Here's an anecdote. At the weekend I did a lot of pugging on my Holy Pally to gear him up. Chime! Stonecore. Groan... I never have high expectations of Stonecore pugs, but then I noticed the other four in the group had matching guild tags, and that those matching players had several epics each. For the win.
When halfway through the run I am presented with a roll window containing a BoE Epic world drop worth approximately fifteen thousand gold on my realm, of course I wait to see how the others in the group roll, as I've learned too many times that rolling Greed early in a pug is the best way to get your loot Ninjad. So I wait. Twenty seconds pass without a word or a roll. Two people roll Greed, so far so good. The rest of us wait... the timer ticks down -- like a game of chicken. With seconds to go, the Warrior rolls Need. NOT ON MY WATCH. Needed! And it's mine.
"Ninja!" the party cried, knowing full well I had only followed the precedent set the by the Warrior before me -- the warrior who was their guild-mate. In fact I'm the one who should be outraged when he tried to ninja it. I quietly celebrated and prepared for the boss pull.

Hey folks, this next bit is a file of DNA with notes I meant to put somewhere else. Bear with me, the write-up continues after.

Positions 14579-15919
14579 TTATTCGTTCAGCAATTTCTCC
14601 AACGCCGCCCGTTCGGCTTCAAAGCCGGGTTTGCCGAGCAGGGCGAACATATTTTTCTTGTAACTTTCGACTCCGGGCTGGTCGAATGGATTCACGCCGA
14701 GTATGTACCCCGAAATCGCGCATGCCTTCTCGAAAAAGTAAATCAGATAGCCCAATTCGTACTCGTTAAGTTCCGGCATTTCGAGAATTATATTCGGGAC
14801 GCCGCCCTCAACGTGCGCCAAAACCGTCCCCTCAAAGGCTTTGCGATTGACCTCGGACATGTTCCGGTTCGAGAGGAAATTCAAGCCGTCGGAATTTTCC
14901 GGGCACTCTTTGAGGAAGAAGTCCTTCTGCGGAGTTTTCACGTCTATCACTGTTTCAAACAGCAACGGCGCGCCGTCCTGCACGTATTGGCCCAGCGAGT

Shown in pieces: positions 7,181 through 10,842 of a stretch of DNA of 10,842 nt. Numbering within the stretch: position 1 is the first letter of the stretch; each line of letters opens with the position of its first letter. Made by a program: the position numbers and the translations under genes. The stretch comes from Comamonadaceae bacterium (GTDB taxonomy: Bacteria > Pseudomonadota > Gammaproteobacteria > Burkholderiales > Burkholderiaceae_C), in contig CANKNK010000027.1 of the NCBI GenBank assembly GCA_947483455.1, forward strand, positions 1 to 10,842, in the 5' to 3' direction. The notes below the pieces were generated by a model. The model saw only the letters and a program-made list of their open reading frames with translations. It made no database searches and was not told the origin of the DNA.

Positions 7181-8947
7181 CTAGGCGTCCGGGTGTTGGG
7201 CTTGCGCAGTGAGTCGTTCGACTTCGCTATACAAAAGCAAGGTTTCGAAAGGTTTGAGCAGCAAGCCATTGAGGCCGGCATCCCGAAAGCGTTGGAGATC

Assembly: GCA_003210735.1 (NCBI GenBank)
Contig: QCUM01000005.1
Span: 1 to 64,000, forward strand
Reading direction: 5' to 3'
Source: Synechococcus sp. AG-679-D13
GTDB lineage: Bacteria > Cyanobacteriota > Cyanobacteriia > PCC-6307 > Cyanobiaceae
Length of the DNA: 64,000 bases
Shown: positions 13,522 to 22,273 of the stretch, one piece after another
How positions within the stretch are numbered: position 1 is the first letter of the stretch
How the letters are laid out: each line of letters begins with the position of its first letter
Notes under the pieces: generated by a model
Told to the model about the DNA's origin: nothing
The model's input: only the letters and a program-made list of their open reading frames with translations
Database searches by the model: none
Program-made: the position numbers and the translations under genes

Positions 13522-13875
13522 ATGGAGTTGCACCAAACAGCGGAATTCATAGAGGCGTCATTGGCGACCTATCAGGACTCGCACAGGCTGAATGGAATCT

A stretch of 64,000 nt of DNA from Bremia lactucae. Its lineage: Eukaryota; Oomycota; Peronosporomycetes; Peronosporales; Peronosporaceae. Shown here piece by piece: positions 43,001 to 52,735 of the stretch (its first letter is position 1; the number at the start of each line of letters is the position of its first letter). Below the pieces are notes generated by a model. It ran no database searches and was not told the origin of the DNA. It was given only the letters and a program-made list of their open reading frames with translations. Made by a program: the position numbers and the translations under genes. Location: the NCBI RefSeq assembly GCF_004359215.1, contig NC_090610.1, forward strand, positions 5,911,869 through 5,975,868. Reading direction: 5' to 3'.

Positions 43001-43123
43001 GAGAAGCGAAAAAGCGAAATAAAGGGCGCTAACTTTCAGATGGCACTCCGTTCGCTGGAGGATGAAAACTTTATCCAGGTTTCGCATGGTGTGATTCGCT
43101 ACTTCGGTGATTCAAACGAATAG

So what lesson can we learn from these shenanigans? [yes I like that word] The answer is: roll Need. You idiot. Ninjas exist, and playing by some made-up moral honor code in the wild anonymity of a pug is going to get you exploited. When everybody Needs, everybody is treated fairly. It's like the Prisoner's Dilemma but without any penalty for mutual defection. So please, save yourself some impotent outrage and just Need.
Now the only thing I have to figure out is if I was the last to roll and they did all Greed whether I would have then done the same. I suppose it's an interesting point in itself that in all the pugs I've done I've not yet had to make that decision...